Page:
A timeline of our work.

Browse by year: 2018+ / 2013 / 2009


Where we're headed

Race equity + capacity building: Now looking to share our focus on youth and systems change work.

2018. As we reach almost ten years in community building and advocacy, we took some time to reflect and look back on our journey. We realized a few things:



First, how grateful we are for the support, guidance, and mentorship we have received over the years; how we have learned from each other whether it be team members, advisors, to even questions and feedback received at our events. We now see ourselves as a part of a broader community narrative—we want to honour those who came before us.

Second, our core team cannot call ourselves youth anymore. While we were once a ‘youth-led’ organization, we now want to intentionally and directly support the next generation in their own journeys. We feel that we now possess the knowledge and skills to support the next generation and their aspirations. It isn’t about teaching them;it is about learning alongside them and sharing and providing what they need to build community and fight for equity, whether it be resources, knowledge, or simply a safe space to work through a challenge.

To expand our work into this role, hua foundation launched this new website to better showcase the breadth and depth of our work. This includes profiling our intrapreneurship-style expertise, systems changing policy work, empowering community consultation work, and uplifting incubator platforms.

We also want to foster the safe space that many of our team members have found in this organization. We, ourselves, grew up shedding a part of our identifies as a form of survival and ‘fitting in’. This is not a unique experience or story. We do, however, want to create spaces where people can reclaim their heritage, identity, and find pride and strength in themselves and the communities they are a part of, at their own pace.

This is why we are launching our race equity portfolio, which will enable this exploration and reclamation and also support our allies in identifying how race and identify plays in how we work together as community members.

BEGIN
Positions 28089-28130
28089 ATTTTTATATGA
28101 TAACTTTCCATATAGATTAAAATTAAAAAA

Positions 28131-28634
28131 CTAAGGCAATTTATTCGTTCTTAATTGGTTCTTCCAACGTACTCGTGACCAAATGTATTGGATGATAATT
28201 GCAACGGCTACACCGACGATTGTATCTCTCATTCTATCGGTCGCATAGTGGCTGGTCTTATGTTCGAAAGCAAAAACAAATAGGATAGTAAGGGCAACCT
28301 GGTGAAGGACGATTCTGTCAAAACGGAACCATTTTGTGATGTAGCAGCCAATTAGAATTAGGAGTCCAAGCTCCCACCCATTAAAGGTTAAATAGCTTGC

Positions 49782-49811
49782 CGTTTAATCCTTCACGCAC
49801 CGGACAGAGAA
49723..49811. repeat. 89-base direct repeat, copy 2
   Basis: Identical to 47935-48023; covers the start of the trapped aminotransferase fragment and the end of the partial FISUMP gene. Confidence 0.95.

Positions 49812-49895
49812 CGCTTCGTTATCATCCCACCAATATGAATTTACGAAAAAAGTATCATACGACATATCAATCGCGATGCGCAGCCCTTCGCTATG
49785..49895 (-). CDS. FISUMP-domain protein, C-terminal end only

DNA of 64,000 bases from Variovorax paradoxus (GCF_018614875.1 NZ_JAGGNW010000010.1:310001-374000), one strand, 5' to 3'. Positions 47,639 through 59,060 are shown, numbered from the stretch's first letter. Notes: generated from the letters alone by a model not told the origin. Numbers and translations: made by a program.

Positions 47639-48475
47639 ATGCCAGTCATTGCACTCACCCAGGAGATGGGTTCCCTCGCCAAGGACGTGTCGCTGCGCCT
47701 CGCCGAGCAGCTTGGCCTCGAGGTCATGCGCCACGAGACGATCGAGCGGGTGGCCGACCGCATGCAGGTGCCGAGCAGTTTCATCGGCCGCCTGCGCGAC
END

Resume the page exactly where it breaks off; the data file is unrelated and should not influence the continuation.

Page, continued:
We hope that all the communities that we are a part of can come together to help realize our vision of supporting youth by empowering them with the resources, tools, and community to work meaningfully towards advancing social change.

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Hua foundation launches: We refine our focus on supporting youth and leading systems change work.

2012. We launch hua foundation and the Choi Project,a food security initiative to explore what sustainable and local food looks like for the hua community. Applying lessons from Shark Truth, we wanted to recognize the diverse hua-identified communities, honour our various degrees of ability in our own heritage languages, and create spaces and experiences that make us feel at home. As part of our food philosophy, we always make sure that we are confident and proud to share with others. These are some of the values in community building that we still strive to practice in our work to this day.



The Choi Project allowed community members to come together over workshops. The richest moments for us were hearing how our work has brought youth closer with their family members. We still receive feedback such as the Seasonal Choi Guide allowing family and even strangers to bond over food across generations and language barriers.